An interesting theme that runs throughout is that of the nature of propaganda. All the directors were tasked to make propaganda films, and this was not considered a devious or dishonest thing to do. It was considered a necessary morale booster for both the military and civilian populations. Some of the directors wanted to keep the films as honest as possible, but others (especially Capra) had no qualms about "recreating" events or enhancing them for effect. Leaving out scenes of death or cruelty was another kind of avoidance of truth in the name of keeping morale up.

When the war was over and the directors resumed their Hollywood careers, they found that they had a hard time getting back into the swing. Time hadn't stopped while they were away and those directors and actors who had not left Hollywood had profited nicely. John Huston never forgave John Wayne for staying out of the army while making a lucrative career of playing war heroes.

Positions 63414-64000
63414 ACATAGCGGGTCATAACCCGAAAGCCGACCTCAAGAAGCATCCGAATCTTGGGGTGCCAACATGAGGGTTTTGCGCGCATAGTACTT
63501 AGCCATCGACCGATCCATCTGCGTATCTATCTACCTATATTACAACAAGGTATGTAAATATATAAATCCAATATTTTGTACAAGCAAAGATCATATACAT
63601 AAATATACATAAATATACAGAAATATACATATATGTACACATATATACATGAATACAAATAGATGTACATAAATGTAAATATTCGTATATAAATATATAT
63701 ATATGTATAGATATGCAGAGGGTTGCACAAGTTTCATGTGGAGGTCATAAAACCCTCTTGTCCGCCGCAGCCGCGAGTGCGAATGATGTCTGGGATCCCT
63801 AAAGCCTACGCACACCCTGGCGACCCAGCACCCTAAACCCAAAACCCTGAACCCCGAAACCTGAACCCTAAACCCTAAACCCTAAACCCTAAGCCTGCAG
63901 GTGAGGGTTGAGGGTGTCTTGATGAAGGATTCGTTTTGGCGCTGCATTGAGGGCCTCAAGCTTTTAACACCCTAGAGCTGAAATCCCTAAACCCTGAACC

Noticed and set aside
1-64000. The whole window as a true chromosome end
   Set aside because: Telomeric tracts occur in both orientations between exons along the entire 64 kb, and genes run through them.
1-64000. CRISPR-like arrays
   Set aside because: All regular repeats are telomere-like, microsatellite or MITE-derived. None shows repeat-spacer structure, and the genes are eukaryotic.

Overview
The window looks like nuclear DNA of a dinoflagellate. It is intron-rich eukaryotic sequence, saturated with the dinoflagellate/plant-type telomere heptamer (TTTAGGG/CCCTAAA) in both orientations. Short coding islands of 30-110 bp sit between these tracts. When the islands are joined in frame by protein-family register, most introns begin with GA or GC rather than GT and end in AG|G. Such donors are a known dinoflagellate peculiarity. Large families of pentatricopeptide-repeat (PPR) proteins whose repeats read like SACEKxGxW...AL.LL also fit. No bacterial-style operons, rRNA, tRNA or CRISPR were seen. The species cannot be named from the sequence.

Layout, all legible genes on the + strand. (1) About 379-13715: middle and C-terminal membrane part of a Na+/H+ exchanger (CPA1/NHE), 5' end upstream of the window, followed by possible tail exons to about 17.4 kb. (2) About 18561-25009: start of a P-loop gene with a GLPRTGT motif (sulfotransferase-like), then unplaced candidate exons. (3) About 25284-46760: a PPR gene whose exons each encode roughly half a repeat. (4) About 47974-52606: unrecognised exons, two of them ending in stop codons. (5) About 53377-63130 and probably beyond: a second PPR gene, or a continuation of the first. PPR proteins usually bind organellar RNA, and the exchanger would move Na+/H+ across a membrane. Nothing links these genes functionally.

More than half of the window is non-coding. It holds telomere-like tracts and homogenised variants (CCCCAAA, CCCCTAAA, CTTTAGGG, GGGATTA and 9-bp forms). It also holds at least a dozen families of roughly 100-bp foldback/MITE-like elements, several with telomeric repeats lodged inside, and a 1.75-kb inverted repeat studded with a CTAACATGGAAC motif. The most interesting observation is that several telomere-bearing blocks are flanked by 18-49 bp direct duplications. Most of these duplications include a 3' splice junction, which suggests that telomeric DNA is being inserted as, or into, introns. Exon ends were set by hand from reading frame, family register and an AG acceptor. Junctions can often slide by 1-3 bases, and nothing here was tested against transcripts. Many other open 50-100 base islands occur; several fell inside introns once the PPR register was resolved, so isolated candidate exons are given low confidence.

The side-by-side stories of Frank Capra and William Wyler's first post-war films illustrated the difficulty in returning to civilian life after four years of war. Capra made It's a Wonderful Life, an old-fashioned film that audiences had no patience for. It was not a popular movie. But Wyler's The Best Years of Their Lives, abut three men having difficulty returning to civilian life resonated with audiences. It won the Academy Award. Odd that now, Capra's film is better known.

A well-researched and very well-written account of an unusual period in movie history.
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You can't go home again. 26. Dezember 2013
Von Steve Schwartz - Veröffentlicht auf
Format: Gebundene Ausgabe Vine Kundenrezension eines kostenfreien Produkts ( Was ist das? )